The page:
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Filmmaker James Nunn reunites with Scott Adkins once again for a gimmicky and often unpleasant tour around a militarized island newly under siege, all made to look like it’s one 90-minute shot. For some of that runtime, you wish they would learn about cutting so you didn’t have to watch someone walk across a field or down a base hallway in real time—especially as the walk-and-talk dialogue is filled with a silly terrorist plot and grating characters that’d make a Call of Duty writer note the lack of nuance. But for the stuff that matters, the gunfights and the knifefights and the fistfights, you’ll be glad Nunn and his team trusted in the process. Adkins is still an exceptional workhorse, not just as a combatant but as a dramatic performer. With the handheld camera mostly following him tight throughout, he’s a compelling presence even when he’s not breaking arms or cutting throats. He’s even magnetic when he’s reloading. Gamers will note the visual language of third-person shooters (or those of an FPS, extrapolated outward), as camera angles around cover or over shoulders replicate their visceral placement. There’s a lot to appreciate in the technical planning and execution here. Sure, it’s a terrible script and nobody really gets anything to do (though Adkins’ SEAL squadmates all acquit themselves well), but a brutal last 20-minute blitz will make all but the deepest sticks in the mud scoot to the edges of their seats.—Jacob Oller

18. Stagecoach

Year: 1939
Director: John Ford
Stars: Claire Trevor, John Wayne, Andy Devine, John Carradine, Thomas Mitchell, Louise Platt, George Bancroft, Donald Meek, Berton Churchill, Tim Holt
Rating: NR
Runtime: 96 minutes

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And just like that, with one swift zoom shot, John Ford gave John Wayne his breakthrough role and reintroduced American audiences to the man who would become one of their most lasting movie icons. Two Johns, making it happen. Stagecoach isn’t exactly a John Wayne movie despite the fact that John Wayne is in it; this was before the days of The Searchers, of She Wore a Yellow Ribbon, of The Quiet Man, even of Hondo, movies that each helped shape Wayne’s persona and forge his screen legend bit by bit. In Stagecoach, he’s just a man with a rifle, a mission of vengeance and a soft spot for a prostitute named Dallas. Rather than the tradition of Wayne, the film belongs to the tradition of strangers on a journey; it’s about an unlikely and incongruous grouping of humans banding together to make it to a common destination. They ride a dangerous road, but Ford’s great gift as a filmmaker is his knack for making peril buoyant and entertaining, and in Stagecoach he does both effortlessly. —Andy Crump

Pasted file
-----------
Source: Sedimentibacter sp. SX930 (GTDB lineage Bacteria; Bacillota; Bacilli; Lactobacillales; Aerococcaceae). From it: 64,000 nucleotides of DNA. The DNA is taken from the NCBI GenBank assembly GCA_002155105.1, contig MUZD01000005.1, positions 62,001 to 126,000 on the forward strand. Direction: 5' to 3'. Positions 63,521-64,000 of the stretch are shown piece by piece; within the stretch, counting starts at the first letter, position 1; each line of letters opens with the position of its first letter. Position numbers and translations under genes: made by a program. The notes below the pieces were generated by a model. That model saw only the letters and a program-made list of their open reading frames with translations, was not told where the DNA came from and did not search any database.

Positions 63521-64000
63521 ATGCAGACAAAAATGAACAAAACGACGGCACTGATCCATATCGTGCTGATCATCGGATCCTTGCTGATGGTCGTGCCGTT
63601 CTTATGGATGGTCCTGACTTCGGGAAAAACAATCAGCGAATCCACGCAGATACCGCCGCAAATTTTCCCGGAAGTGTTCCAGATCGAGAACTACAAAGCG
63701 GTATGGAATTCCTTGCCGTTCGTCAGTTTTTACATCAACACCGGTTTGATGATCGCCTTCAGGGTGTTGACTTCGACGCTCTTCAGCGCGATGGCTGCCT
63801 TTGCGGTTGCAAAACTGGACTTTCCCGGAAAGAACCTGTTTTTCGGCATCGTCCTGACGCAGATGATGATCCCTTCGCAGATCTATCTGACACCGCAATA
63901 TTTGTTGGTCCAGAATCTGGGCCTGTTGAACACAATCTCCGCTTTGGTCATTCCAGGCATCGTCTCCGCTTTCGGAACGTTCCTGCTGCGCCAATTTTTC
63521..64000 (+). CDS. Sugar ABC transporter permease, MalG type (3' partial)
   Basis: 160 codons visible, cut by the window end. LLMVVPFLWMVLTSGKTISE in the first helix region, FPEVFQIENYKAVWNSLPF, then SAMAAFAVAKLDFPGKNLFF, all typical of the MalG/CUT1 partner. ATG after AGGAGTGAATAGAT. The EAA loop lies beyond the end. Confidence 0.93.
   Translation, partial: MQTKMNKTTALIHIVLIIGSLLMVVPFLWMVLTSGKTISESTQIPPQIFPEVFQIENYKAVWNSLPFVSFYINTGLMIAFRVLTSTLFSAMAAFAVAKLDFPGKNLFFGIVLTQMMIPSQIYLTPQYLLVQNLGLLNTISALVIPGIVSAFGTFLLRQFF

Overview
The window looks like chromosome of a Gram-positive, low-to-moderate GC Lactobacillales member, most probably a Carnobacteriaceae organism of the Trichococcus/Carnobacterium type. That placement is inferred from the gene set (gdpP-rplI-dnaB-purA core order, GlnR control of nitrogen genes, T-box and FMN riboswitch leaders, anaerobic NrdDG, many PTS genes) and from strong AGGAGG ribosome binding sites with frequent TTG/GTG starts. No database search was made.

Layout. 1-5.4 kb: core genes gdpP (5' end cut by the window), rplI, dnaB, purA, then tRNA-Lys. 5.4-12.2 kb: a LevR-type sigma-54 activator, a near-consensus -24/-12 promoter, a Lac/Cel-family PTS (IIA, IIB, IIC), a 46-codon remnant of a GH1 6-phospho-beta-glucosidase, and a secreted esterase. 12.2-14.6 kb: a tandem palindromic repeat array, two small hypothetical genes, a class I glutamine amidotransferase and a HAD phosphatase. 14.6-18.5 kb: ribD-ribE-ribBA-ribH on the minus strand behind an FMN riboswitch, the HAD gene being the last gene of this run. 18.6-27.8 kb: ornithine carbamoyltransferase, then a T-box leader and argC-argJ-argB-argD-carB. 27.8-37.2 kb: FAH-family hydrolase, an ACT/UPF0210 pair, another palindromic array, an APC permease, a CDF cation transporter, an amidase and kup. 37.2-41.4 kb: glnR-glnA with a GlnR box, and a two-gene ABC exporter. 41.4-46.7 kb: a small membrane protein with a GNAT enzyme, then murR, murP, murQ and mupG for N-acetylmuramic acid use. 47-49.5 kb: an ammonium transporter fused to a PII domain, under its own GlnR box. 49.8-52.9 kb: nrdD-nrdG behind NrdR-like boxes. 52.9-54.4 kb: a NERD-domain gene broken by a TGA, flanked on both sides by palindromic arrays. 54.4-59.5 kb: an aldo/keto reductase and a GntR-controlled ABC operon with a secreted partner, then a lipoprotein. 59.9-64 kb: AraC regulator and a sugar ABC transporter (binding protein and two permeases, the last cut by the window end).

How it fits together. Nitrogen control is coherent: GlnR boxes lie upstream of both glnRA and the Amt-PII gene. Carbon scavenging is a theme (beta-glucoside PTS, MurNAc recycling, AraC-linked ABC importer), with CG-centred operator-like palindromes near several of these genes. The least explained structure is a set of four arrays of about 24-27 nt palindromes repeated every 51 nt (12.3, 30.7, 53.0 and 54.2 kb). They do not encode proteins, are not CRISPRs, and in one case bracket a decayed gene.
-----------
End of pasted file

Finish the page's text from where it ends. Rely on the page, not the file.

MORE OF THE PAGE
19. Assault on Precinct 13

Year: 1976
Director: John Carpenter
Stars: Austin Stoker, Darwin Joston, Laurie Zimmer
Rating: R
Runtime: 91 minutes

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Assault on Precinct 13 launches into its action-packed second act with one of the more audacious, transgressive acts you’ll ever see in a film–it almost feels like a taboo you wouldn’t even see in a horror film today, and I wouldn’t dare ruin it for you. Suffice to say, that one moment of unthinkable violence is the starting gun on a gritty thriller from John Carpenter, two years before Halloween made him a much bigger name. As such, you might expect Assault on Precinct 13 to be a more conventional or safe film, but if anything, it’s significantly more complex a project than Halloween would have been. Taking inspiration from Night of the Living Dead, Carpenter weaves a criminal action tale about an officer holding down a decommissioned police station that comes under siege by dozens of gang members. The interpersonal dynamics between officer and prisoners almost reflects the suspicion and brotherhood that would later be displayed between the arctic residents of Carpenter’s The Thing, and the shootouts are just as bloody. Even on a budget, it’s one of the best action movies of the ‘70s. – Jim Vorel

Year: 2021
Director: Jordan Graham
Starring: Michael Daniel, Rachel Johnson, Aurora Lowe, Gabriel Nicholson, June Peterson
Rating: NR
Runtime: 86 minutes

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There’s something in the forest. But at the same time, there’s nothing much at all. A man, a cabin and maybe—maybe–something more. Sator, a mumblecore horror somewhere between a modern-day The Witch, The Blair Witch Project and Lovecraft, is a striking second feature from Jordan Graham. It’s the kind of horror that trades jump scares for negative space, one that opens with imagery your typical A24 beast saves for its finale. Sator’s dedication to its own nuanced premise, location and tense pace make it the rare horror that’s so aesthetically well-realized you feel like you could crawl inside and live there–if it wasn’t so goddamn scary. Sator is a name, an evocation, an entity. He’s first described, by Nani (the late June Peterson, excellent), as a guardian. Nani’s known Sator (whatever he may be) for a long time. The film represents shifts in time, and the physical transportation to places soaked in memories, with an aspect ratio change and a black-and-white palette. Nani’s lovely longhand script is practiced well from a lifetime of automatic writing, with the words–including some of the opening company credits, which is a great little joke–pouring from her pen and claiming a headwater not of this world. That same paranormal river flows to her grandson Adam (Gabriel Nicholson), that aforementioned man in the woods, whose relationship with the voices in his head is a bit less comfortable. It’s a stark, bold, even compassionate film–which offers imperfectly planted details of a battered and bruised family at its core–with plenty to comprehend (or at least theorize about) for those brave enough to venture back into the forest for a rewatch. As scary as it is, Sator is an experience with enough layers and craftsmanship that its alluring call will rattle in your head long after you’ve turned it off.–Jacob Oller